I don't think these judges were as bad as you think or there would have been more whinning...

--FWR

Dear FWR 15.Nov.2002 13:20

anne frank

Wanna Bet? See you in the Gulag!!(we'll have our tatoos, so I'll be able to recognize you).

gulags were a soviet invention.. 15.Nov.2002 13:57

FWR

the commies invented the gulag.

I think you mean a concentration camp, aka nazis..

--FWR

Whatever-- 15.Nov.2002 14:43

af

I think gulag might be more appropriate. The operational style of the International Power Elite seems more akin to the Soviet-style system of oppression than the NAZI one. The absence of even any pretense of social conscience or populist philosophy runs counter to both the Soviet and NAZI systems; us commoners(the ones of us who make less than a billion a year) are assured by the cartel that we will be squashed. The "free market" isn't free of course. The International Elite's Orwellian doublespeak and overt obfuscation and encouragement of sexual perversity and spectacular violence more resembles Soviet propaganda than NAZI, though you may have a point. Please elaborate differences that you perceive--

Nazism vs. Stalinism? 15.Nov.2002 17:01

happy to live in 2002 in the USA...

Nazism vs. Stalinism?

I think most people don't' really know the difference, and I hope the never have to find out.

I think given history, Stalinism is worse, but the Jewish lobby and colleagues in Hollywood have made sure that the Nazis receive worse press than the Communists under Stalin, but Stalin is credited for having more people murdered under his rule than the Nazis, however his rein was longer.

I would fight to the death against either system!

I have traveled to Auschwitz in Poland when Spielberg was filming Shindler's List outside Krakow in 1993. It's a god awful place, much worse than Dachau outside of Munich.

I've also traveled in the former Soviet Union, which was like a living Gulag. People on this website chant and bitch about Republicans and Democrats as if they are somewhere in the same ballpark as these two horrible systems. They aren't even in the same dimension, not alone the same planet, and luckily for the people on this website, they will never find out just how wrong they really are..


--FWR

Hi FWR 15.Nov.2002 22:25

af

We're not talking Democrats and Republicans here. We are talking about the group of International Power Elites who have highjacked our government and who are enacting draconian measures that will kill our Republic and replace it with overt and absolutely brutal Empire. Remember that Germany was also a Republic prior to Hitler's election. This transformation is happening now, and it's happening quickly. Get the blinders off, FWR, and start fighting for your life.

Hope you are right, FWR 16.Nov.2002 00:23

af

Unfortunately, the current situation has escalated into a feeding frenzy for the International Power Elite, and has very little to do with "Democrats" and "Republicans". We're all going down with this one, even those who make over a billion a year. Humans can't mess around with the planet like we are and get away with it. And I hope you're correct about this country not turning into a high-tech, iris-scanned, microchipped version of the Soviet Union. Yup, really hope you're on about that one.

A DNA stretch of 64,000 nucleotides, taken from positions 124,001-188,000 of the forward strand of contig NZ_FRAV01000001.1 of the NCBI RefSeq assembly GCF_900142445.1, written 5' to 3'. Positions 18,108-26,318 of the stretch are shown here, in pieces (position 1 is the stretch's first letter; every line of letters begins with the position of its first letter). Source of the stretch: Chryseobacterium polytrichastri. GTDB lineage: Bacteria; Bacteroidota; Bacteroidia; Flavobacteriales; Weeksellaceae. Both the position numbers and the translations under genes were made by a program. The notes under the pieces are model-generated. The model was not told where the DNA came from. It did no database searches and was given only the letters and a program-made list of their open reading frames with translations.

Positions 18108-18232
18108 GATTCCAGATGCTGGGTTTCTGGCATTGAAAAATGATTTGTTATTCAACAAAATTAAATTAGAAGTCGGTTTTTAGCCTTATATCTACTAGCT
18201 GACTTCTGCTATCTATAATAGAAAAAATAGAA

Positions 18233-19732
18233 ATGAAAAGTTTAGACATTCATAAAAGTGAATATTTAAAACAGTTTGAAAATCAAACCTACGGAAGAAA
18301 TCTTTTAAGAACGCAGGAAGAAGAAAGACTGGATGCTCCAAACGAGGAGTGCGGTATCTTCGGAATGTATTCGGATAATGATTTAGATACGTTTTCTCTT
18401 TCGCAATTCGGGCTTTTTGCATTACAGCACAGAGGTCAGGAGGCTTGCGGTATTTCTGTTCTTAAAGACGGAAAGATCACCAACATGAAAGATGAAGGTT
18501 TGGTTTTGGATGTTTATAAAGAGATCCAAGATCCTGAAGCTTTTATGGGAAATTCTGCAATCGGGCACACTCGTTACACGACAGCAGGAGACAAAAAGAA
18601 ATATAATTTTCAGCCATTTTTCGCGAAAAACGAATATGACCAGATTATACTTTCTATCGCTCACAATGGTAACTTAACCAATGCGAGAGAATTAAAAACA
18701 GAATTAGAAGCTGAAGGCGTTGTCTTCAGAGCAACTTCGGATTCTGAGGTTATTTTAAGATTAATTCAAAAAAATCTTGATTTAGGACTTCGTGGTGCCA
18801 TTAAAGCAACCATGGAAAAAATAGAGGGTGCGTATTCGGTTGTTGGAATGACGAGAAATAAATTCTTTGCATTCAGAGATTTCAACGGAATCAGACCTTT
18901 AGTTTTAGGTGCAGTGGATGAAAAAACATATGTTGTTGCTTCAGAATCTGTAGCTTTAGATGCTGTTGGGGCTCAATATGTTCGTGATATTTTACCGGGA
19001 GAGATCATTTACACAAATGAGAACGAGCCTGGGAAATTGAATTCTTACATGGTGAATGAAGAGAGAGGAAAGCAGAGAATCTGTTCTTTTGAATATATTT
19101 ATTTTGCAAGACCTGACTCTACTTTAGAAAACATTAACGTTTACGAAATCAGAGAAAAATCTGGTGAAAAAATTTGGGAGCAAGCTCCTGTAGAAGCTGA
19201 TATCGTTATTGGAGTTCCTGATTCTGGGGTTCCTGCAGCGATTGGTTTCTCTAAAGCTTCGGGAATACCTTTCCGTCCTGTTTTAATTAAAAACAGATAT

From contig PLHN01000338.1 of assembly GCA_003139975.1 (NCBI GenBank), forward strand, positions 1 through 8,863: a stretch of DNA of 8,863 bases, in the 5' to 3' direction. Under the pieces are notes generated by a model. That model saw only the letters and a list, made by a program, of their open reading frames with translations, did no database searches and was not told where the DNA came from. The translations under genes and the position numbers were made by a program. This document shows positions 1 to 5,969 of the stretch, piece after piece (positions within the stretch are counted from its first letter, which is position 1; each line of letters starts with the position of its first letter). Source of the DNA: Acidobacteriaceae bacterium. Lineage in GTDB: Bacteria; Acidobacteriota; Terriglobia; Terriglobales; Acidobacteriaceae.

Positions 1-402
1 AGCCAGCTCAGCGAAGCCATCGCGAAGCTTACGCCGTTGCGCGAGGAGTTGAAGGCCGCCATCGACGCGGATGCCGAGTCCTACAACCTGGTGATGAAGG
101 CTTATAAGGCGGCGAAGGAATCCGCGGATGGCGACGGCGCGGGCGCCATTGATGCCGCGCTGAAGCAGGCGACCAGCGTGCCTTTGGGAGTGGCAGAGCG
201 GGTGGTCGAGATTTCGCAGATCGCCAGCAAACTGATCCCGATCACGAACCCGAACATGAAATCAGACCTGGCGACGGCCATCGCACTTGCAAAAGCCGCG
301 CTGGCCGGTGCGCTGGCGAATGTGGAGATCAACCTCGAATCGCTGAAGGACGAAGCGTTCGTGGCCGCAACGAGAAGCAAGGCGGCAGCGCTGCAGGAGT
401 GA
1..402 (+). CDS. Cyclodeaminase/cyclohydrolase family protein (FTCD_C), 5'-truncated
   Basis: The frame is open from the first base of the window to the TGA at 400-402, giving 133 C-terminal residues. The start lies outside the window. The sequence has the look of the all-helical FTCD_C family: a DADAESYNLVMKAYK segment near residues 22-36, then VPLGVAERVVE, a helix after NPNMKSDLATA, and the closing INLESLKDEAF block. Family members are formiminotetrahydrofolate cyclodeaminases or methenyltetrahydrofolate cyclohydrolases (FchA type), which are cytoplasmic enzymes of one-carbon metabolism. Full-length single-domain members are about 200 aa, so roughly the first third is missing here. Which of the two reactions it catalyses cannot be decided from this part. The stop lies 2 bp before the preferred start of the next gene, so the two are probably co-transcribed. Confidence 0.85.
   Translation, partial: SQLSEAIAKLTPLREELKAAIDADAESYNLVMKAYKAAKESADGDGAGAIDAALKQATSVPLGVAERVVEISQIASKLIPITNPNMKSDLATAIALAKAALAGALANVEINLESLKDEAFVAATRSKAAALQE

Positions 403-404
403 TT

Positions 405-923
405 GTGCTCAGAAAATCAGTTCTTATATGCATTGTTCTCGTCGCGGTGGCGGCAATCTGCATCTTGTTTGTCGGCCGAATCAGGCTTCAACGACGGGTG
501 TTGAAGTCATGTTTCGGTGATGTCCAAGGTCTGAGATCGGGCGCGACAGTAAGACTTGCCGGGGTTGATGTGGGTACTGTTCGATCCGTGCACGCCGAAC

ha, ha, ha, HA AH HA HA 16.Nov.2002 01:07

HA ha heh HEE HAW HA HA HA HA

"FWR": "They aren't even in the same dimension, not alone the same planet, and luckily for the people on this website, they will never find out just how wrong they really are.."

hey, "FWR"--have you gotten your fat ass probed at the local AIRPORT lately?

AAAH HA HA HA HA HA HA HA HEE HA HA HA HA AH HA HA HA
ha, ha,  ha, HA AH HA HA
ha, ha, ha, HA AH HA HA

just a couple of jarheads.. big deal 16.Nov.2002 07:05

ex-jarhead

what are you so scared of?

If you traveled to Europe (ie. Germany, etc.) in the past 25 years you would see soldiers and police with automatic weapons at frankfurt main airport.

I remember someone telling me, when they saw the Polizei standing with a Uzi, "gosh that is really scary"

I had a completely different opinion about it.

I guess it depends on your background. I have dealt with weapons all the time. In marine boot camp, in order to graduate, you have to field strip an M-16 and reassemble it blindfolded in 2 minutes.

I saw the same thing she saw, and I felt safe.

I see the photo of the two Marines and I am perfectly happy with that.

Believe me, I feel a lot better with them standing watch then some stupid $5.00 an hour security guard with a doughnut sticking out of his holster, shooting him self in the foot like Fredo in the godfather...

I know these guys can hit a target, so If one of Osamma's buddies shows up at the airport, we will have a fighting chance..


--FWR

Fascist Windbag Reporter 16.Nov.2002 09:14

all

FWR, thank you for the explaination of nazism and stalinism. I am sure your personal experience with both allows you a far superior viewpoint than anyone else on here.

I fight both with equal vigor... 16.Nov.2002 20:44

freedom fighter

I fight both...

thanks for the post..

--FWR